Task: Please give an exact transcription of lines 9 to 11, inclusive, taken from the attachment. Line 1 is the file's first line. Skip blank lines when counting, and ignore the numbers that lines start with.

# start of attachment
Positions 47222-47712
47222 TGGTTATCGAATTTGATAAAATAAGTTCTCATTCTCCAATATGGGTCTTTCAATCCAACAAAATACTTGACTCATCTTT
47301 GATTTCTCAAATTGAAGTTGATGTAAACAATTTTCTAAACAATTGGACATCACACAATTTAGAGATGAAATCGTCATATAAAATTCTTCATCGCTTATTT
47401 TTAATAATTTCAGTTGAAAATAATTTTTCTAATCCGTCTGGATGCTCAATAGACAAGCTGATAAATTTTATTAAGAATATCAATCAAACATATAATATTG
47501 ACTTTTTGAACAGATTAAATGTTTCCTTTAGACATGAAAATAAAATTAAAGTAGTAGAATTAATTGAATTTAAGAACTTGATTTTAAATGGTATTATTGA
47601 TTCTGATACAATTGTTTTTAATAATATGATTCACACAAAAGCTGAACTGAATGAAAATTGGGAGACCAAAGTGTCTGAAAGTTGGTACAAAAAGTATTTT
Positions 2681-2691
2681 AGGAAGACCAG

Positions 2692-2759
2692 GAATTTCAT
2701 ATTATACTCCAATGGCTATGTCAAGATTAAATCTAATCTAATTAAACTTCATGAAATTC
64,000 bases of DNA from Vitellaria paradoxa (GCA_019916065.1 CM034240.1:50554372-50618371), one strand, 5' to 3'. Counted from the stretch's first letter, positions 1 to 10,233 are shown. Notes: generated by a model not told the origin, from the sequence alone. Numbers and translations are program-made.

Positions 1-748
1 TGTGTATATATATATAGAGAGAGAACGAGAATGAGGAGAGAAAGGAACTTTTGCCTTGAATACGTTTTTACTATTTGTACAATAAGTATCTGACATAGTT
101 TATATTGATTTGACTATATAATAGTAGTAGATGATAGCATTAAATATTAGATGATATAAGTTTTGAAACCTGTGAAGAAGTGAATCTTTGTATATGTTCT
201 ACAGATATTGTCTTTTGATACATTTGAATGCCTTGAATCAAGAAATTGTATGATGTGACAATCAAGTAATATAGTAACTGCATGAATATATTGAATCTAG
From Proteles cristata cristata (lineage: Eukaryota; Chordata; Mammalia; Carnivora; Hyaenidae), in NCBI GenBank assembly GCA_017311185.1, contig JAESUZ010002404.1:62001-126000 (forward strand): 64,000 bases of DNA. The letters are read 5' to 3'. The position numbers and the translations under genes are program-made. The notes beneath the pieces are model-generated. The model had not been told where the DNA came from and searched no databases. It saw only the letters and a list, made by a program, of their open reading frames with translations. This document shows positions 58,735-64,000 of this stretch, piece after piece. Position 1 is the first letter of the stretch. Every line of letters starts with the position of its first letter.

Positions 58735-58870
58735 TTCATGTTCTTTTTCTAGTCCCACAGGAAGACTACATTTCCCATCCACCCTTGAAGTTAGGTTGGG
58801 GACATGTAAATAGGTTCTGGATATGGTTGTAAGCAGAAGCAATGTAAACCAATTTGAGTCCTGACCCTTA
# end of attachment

Positions 2692-2759
2692 GAATTTCAT
2701 ATTATACTCCAATGGCTATGTCAAGATTAAATCTAATCTAATTAAACTTCATGAAATTC